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      NUDT15 Polymorphisms Alter Thiopurine Metabolism and Hematopoietic Toxicity

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          Abstract

          Widely used as anti-cancer and immunosuppressive agents, thiopurines have narrow therapeutic indices due to frequent toxicities, partly explained by TPMT genetic polymorphisms. Recent studies identified germline NUDT15 variation as another critical determinant of thiopurine intolerance, but the underlying molecular mechanisms and its clinical implications remain unknown. In 270 children enrolled in clinical trials for acute lymphoblastic leukemia in Guatemala, Singapore, and Japan, we identified 4 NUDT15 coding variants (p.Arg139Cys, p.Arg139His, p.Val18Ile, p.Val18_Val19insGlyVal) that resulted in 74.4%–100% loss of nucleotide diphosphatase activity. Loss-of-function NUDT15 diplotypes were consistently associated with thiopurine intolerance across three cohorts (P=0.021, 2.1×10 −5, and 0.0054, respectively; meta-analysis P=4.45×10 −8, allelic effect size=−11.5). Mechanistically, NUDT15 inactivated thiopurine metabolites and decreased its cytotoxicity in vitro, and patients with defective NUDT15 alleles showed excessive thiopurine active metabolites and toxicity. Taken together, our results indicate that a comprehensive pharmacogenetic model integrating NUDT15 variants may inform personalized thiopurine therapy.

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          Most cited references 44

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          Nucleoside analogues have been in clinical use for almost 50 years and have become cornerstones of treatment for patients with cancer or viral infections. The approval of several additional drugs over the past decade demonstrates that this family still possesses strong potential. Here, we review new nucleoside analogues and associated compounds that are currently in preclinical or clinical development for the treatment of cancer and viral infections, and that aim to provide increased response rates and reduced side effects. We also highlight the different approaches used in the development of these drugs and the potential of personalized therapy.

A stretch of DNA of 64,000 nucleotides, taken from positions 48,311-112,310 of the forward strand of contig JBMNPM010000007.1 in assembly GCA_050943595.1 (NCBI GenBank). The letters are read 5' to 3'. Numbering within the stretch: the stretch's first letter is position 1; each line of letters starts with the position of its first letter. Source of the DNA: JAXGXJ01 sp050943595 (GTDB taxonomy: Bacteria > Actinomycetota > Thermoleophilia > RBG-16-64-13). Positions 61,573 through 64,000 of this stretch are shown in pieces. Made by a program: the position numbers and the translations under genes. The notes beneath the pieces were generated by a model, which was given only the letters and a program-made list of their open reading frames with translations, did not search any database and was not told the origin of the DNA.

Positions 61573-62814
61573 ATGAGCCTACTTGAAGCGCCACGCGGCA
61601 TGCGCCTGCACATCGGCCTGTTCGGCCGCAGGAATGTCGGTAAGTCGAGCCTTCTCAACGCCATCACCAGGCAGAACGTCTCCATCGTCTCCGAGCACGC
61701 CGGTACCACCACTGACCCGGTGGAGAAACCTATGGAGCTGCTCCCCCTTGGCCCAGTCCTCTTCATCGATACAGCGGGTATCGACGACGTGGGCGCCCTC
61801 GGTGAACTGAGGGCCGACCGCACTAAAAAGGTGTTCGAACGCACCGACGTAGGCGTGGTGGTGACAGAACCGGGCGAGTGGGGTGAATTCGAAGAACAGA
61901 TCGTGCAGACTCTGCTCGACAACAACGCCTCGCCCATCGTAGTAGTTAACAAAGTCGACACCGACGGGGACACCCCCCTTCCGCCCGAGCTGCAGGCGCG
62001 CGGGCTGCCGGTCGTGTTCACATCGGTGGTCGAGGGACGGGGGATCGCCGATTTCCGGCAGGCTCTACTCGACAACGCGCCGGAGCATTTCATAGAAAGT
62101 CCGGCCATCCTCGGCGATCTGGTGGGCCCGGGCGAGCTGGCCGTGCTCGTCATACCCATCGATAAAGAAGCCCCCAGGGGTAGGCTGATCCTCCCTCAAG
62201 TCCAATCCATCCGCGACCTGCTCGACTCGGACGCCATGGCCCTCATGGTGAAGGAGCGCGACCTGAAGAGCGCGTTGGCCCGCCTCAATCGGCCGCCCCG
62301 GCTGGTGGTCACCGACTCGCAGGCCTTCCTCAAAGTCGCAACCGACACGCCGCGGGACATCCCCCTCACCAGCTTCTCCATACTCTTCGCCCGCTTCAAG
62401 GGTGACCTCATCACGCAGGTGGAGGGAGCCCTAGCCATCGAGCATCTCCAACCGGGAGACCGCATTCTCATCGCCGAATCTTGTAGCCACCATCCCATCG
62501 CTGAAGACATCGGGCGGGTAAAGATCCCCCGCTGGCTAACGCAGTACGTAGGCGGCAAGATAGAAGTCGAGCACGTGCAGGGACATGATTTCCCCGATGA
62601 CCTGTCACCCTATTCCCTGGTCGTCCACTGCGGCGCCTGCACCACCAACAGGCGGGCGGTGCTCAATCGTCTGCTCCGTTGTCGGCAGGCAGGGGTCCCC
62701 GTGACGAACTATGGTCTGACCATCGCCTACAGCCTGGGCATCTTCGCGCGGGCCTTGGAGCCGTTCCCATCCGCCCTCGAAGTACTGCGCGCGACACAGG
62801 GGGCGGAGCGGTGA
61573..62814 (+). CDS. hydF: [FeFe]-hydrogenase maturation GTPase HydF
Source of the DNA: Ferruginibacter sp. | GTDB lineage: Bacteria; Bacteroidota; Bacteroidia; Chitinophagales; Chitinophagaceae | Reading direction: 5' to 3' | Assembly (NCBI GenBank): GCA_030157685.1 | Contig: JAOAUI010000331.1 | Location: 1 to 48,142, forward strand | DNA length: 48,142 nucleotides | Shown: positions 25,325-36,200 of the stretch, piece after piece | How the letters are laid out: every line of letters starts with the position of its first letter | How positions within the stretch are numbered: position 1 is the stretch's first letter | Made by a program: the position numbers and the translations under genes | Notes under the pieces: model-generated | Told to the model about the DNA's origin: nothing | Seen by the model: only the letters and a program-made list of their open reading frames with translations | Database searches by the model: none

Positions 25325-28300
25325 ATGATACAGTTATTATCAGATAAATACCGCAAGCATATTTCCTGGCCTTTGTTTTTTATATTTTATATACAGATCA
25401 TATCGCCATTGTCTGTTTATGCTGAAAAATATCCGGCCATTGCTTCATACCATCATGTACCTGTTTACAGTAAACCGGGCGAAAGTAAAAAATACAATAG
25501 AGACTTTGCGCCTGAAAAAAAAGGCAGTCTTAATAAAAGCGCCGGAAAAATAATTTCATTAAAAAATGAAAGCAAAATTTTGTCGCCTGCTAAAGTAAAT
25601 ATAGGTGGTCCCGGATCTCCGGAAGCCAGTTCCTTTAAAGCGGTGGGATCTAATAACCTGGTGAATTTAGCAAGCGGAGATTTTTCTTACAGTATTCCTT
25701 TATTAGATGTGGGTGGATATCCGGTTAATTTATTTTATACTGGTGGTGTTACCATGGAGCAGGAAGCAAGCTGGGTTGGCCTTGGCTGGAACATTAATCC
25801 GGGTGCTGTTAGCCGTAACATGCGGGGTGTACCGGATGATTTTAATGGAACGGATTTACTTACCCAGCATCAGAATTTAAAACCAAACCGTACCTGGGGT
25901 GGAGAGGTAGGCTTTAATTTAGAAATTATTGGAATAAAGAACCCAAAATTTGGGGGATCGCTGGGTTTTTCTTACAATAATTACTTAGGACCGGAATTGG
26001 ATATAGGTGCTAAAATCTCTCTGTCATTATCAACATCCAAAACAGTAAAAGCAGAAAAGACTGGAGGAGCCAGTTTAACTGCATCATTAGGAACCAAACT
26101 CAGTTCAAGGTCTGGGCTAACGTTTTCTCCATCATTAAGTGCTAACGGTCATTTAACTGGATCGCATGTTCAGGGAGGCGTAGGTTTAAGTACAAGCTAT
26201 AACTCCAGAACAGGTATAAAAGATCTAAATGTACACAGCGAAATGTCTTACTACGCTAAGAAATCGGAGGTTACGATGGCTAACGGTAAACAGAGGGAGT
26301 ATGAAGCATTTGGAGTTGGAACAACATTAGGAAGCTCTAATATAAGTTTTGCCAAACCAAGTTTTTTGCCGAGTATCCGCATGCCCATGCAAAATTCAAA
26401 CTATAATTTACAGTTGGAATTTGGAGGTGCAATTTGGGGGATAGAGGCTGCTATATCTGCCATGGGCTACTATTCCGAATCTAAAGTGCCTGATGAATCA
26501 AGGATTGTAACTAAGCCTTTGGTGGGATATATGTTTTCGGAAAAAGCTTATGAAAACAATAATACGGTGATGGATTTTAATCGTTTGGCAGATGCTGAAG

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            Biology, risk stratification, and therapy of pediatric acute leukemias: an update.

            We review recent advances in the biologic understanding and treatment of childhood acute lymphoblastic leukemia (ALL) and acute myeloid leukemia (AML), identify therapeutically challenging subgroups, and suggest future directions of research. A review of English literature on childhood acute leukemias from the past 5 years was performed. Contemporary treatments have resulted in 5-year event-free survival rates of approximately 80% for childhood ALL and almost 60% for pediatric AML. The advent of high-resolution genome-wide analyses has provided new insights into leukemogenesis and identified many novel subtypes of leukemia. Virtually all ALL and the vast majority of AML cases can be classified according to specific genetic abnormalities. Cooperative mutations involved in cell differentiation, cell cycle regulation, tumor suppression, drug responsiveness, and apoptosis have also been identified in many cases. The development of new formulations of existing drugs, molecularly targeted therapy, and immunotherapies promises to further advance the cure rates and improve quality of life of patients. The application of new high-throughput sequencing techniques to define the complete DNA sequence of leukemia and host normal cells and the development of new agents targeted to leukemogenic pathways promise to further improve outcome in the coming decade.
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              Clinical Pharmacogenetics Implementation Consortium guidelines for thiopurine methyltransferase genotype and thiopurine dosing.